Toto Wolff has urged caution as Formula 1 talks about banning wind tunnels, saying the sport doesn’t want to “experiment live with drivers in cars based on CFD”.
Formula 1 is debating banning wind tunnels, not any time soon though, only in 2030.
That, however, means the cars, designed entirely by CFD, will go straight from the factory to the race track.
Mercedes motorsport Wolff has warned there could be safely implications in such a move.
“I think there was broad agreement that over the long term this will happen,” he told Motorsport.com, “but it is such a massive regulatory change that also involves certain safety aspects.
“We must not forget that these cars are the fastest on the planet, with the most downforce, and we don’t want to experiment live with drivers in the cars based on CFD.”
He does, however, feel banning wind tunnels will be good for Formula 1’s finances and the long-term future of the teams.
“I think setting a target like 2030 for banning wind tunnels is a path that works for everybody,” he added, “and it’s going to help us make the sport more sustainable from the financial side.”
Renault’s executive director Marcin Budkowski also weighed in on the potential ban.
Acknowledging that time in the wind tunnel is, at least in today’s Formula 1, essential, he believes move away from it is “doable”.
“It’s not a new topic, it’s been talked about for a little while,” he said. “I think the key on this kind of significant technical restructure is to do it with enough anticipation.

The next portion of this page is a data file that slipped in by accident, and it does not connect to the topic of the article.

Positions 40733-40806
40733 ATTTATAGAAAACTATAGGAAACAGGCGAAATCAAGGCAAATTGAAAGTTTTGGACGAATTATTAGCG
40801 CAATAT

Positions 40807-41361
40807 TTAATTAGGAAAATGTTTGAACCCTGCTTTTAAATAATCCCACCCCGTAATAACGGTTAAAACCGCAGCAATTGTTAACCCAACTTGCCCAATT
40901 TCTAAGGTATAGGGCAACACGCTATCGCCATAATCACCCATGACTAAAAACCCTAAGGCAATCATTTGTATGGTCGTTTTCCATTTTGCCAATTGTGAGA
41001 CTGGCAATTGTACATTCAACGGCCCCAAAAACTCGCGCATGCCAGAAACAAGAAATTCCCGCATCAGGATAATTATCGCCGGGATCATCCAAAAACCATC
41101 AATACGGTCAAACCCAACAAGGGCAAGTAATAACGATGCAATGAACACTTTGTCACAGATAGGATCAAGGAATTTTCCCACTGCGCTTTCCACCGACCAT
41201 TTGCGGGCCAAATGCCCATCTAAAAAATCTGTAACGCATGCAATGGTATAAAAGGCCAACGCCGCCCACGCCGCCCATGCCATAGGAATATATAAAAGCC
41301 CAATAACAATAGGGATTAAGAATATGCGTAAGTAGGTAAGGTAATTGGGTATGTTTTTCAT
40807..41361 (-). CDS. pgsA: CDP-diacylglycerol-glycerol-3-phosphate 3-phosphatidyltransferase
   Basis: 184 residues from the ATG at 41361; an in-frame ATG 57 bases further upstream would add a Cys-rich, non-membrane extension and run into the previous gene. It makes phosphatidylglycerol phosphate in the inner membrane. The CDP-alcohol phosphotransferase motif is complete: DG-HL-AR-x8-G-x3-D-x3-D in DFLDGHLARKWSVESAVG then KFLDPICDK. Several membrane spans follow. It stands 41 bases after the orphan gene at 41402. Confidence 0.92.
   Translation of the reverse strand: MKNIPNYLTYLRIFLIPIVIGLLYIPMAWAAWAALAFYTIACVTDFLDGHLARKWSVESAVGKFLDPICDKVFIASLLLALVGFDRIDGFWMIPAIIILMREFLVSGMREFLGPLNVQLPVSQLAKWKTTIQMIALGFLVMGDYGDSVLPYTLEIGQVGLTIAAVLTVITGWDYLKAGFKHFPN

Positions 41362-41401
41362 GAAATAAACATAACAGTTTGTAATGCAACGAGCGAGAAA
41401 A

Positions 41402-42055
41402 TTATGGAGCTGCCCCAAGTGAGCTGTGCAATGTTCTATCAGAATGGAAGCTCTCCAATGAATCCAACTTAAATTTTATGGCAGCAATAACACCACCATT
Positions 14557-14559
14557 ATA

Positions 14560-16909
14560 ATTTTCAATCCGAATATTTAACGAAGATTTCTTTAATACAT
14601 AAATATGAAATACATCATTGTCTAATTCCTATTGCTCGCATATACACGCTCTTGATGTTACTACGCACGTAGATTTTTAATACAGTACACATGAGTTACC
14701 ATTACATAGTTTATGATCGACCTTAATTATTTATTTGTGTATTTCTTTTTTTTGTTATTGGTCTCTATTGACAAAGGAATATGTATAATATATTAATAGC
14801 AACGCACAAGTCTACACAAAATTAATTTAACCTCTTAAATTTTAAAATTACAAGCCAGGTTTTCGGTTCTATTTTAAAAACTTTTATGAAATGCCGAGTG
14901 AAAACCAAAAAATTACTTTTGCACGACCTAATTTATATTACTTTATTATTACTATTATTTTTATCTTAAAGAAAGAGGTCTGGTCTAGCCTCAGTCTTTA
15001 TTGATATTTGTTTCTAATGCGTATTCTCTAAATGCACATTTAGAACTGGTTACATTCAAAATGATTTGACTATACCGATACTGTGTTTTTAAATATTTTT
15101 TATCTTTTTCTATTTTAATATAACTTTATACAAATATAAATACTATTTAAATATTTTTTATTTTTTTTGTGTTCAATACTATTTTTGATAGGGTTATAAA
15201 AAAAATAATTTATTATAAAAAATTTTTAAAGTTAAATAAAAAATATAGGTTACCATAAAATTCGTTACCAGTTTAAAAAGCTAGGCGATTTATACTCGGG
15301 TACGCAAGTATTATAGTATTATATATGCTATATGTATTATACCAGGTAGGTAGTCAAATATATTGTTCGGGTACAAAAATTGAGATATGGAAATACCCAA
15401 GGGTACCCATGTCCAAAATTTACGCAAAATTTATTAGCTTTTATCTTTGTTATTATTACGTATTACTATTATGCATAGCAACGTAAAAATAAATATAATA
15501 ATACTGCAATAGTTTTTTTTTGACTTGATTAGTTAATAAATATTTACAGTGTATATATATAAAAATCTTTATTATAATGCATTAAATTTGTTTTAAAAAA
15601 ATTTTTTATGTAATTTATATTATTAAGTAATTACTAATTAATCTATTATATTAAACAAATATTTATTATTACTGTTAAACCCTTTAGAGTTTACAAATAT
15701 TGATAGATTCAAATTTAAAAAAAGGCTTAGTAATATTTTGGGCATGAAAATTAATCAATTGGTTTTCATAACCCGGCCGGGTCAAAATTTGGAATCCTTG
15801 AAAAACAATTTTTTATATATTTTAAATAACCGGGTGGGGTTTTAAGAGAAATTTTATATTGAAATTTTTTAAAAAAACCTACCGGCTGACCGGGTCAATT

“Today wind tunnels are an essential part of the development of an F1 car, and the risk of doing everything with numerical simulation is that you get to the first race and the car behaves completely differently from what you expect, and you have a hard time actually getting back on track.
“The risk is that people lose the correlation with the track, and the tunnel is an important element of this.
“F1 loves a challenge, and I think if you tell us that in 10 years’ time we move away from something that is essential for development, because we’re going to ramp up the simulation part of it, I think it’s doable.
“Every time this topic came up before it was let’s ban them in two years, let’s ban them in three years, which wasn’t realistic.
“So as an objective for 10 years’ time, which is in line with the sustainability message that we’re building around F1, it’s a realistic prospect.”